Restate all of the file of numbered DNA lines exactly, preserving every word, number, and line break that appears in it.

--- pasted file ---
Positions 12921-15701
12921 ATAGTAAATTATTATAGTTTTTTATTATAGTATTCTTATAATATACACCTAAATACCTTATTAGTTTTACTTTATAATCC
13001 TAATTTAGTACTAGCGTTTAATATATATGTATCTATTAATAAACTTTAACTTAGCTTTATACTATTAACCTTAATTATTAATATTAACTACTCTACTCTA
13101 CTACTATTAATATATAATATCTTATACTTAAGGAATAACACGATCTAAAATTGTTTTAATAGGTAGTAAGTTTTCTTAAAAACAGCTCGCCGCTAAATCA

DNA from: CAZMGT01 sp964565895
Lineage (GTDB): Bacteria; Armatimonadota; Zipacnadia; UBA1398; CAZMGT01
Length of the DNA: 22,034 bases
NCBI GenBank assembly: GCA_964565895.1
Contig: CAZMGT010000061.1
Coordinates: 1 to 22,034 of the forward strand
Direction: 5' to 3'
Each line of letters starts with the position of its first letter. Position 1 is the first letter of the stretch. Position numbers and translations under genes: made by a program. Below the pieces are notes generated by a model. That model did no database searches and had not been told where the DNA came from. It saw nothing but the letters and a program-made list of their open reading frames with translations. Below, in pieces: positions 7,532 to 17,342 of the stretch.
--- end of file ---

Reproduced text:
Positions 12921-15701
12921 ATAGTAAATTATTATAGTTTTTTATTATAGTATTCTTATAATATACACCTAAATACCTTATTAGTTTTACTTTATAATCC
13001 TAATTTAGTACTAGCGTTTAATATATATGTATCTATTAATAAACTTTAACTTAGCTTTATACTATTAACCTTAATTATTAATATTAACTACTCTACTCTA
13101 CTACTATTAATATATAATATCTTATACTTAAGGAATAACACGATCTAAAATTGTTTTAATAGGTAGTAAGTTTTCTTAAAAACAGCTCGCCGCTAAATCA

DNA from: CAZMGT01 sp964565895
Lineage (GTDB): Bacteria; Armatimonadota; Zipacnadia; UBA1398; CAZMGT01
Length of the DNA: 22,034 bases
NCBI GenBank assembly: GCA_964565895.1
Contig: CAZMGT010000061.1
Coordinates: 1 to 22,034 of the forward strand
Direction: 5' to 3'
Each line of letters starts with the position of its first letter. Position 1 is the first letter of the stretch. Position numbers and translations under genes: made by a program. Below the pieces are notes generated by a model. That model did no database searches and had not been told where the DNA came from. It saw nothing but the letters and a program-made list of their open reading frames with translations. Below, in pieces: positions 7,532 to 17,342 of the stretch.